Immaculate Conception School

Immaculate Conception School

As a Catholic community, we form disciples of Christ through faith, academics, and character.

366 E. North Broadway, Columbus, OH 43214

IC Design Cycle

When my kids were younger, we would have campouts in the living room. They always seemed to know when it was happening. Maybe it was when I would pop the popcorn, or maybe it was when I would search for a movie. It didn’t matter, they just knew. Their first question was always, “Can we build a tent?” I would say yes, but they could not use the cushions from the couch where I was sitting. They would pull all the other cushions off the couch, grab blankets, and find pillows. Then, they would get to work building a tent. When the tent would collapse, they would start over and figure out how to make a sturdy tent. By the time I had everything ready, they would have a functioning tent.

This experience is far from unique. Many families have had very similar experiences because this is the way children learn. Children are naturally curious and are willing to take chances. This is why the design cycle is so important. It taps into the children’s willingness to learn.

At Immaculate Conception School, the design cycle begins with the phrase Ask. This is the students learning what problem they will be addressing. The students also learn the limitations of the solution. Will they only be permitted to use certain materials? Will they only have a limited amount of time?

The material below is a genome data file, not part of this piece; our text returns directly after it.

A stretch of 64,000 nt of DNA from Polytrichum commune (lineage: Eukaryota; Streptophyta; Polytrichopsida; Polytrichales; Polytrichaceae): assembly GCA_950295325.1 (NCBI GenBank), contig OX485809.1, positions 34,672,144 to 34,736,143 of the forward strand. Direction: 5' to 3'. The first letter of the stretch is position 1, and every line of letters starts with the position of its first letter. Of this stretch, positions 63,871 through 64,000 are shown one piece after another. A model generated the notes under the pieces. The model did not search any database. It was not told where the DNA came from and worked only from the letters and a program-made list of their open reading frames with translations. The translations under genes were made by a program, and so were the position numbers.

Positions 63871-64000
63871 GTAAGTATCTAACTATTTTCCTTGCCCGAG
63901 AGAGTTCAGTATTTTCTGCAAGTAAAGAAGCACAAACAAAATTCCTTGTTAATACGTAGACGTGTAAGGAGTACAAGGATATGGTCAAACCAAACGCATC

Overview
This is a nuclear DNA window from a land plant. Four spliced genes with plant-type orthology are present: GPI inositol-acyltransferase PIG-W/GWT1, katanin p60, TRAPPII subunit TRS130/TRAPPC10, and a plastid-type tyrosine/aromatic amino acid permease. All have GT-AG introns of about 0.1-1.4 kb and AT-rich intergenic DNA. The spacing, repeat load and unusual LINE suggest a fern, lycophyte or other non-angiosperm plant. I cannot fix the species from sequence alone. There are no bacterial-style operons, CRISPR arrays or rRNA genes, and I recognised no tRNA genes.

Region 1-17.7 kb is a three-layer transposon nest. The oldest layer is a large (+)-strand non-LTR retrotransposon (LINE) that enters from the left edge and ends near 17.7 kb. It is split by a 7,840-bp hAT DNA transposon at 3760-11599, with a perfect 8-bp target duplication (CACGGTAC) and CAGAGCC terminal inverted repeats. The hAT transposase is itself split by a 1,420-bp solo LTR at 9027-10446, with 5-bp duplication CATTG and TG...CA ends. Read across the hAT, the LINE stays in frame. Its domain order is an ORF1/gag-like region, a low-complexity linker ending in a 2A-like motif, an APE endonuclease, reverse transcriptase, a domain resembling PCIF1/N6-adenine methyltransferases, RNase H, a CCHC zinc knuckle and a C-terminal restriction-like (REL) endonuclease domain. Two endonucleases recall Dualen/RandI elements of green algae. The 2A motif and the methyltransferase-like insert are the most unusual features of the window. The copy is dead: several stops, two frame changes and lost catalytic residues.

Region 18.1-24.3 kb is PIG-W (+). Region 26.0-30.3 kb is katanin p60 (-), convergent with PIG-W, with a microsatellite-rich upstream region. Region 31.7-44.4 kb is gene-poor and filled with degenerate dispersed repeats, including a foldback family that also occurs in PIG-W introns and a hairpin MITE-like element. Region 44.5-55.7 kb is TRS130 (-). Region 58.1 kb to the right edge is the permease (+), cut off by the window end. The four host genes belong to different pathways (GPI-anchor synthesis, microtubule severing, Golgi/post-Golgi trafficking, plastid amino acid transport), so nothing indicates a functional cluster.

The students will move onto the Imagine step. This step has the students brainstorming all of the possible solutions to the problem. During the imagine step, collaboration with others is essential.

After Imagining all of the possible solutions, the students select the one that will fulfill the goals and begin planning what they will do. This is usually done on paper, but not always.

Now that students have planned their solution to the problem, they can move on to the next step of creating. This is sometimes building something, but it can also be developing a solution to the problem.

After the students have created the solution, they can evaluate how well it works and improve on the original design. This is an essential part of the process. In everyday life, a perfect solution is rarely created the first time.

It is also important to understand this is not a linear process. It is a cycle that may have pieces out of order at times and steps repeated. Learning can be a messy process, but it happens best when students create understandings in their minds.

The young Logue kids during a living room campout

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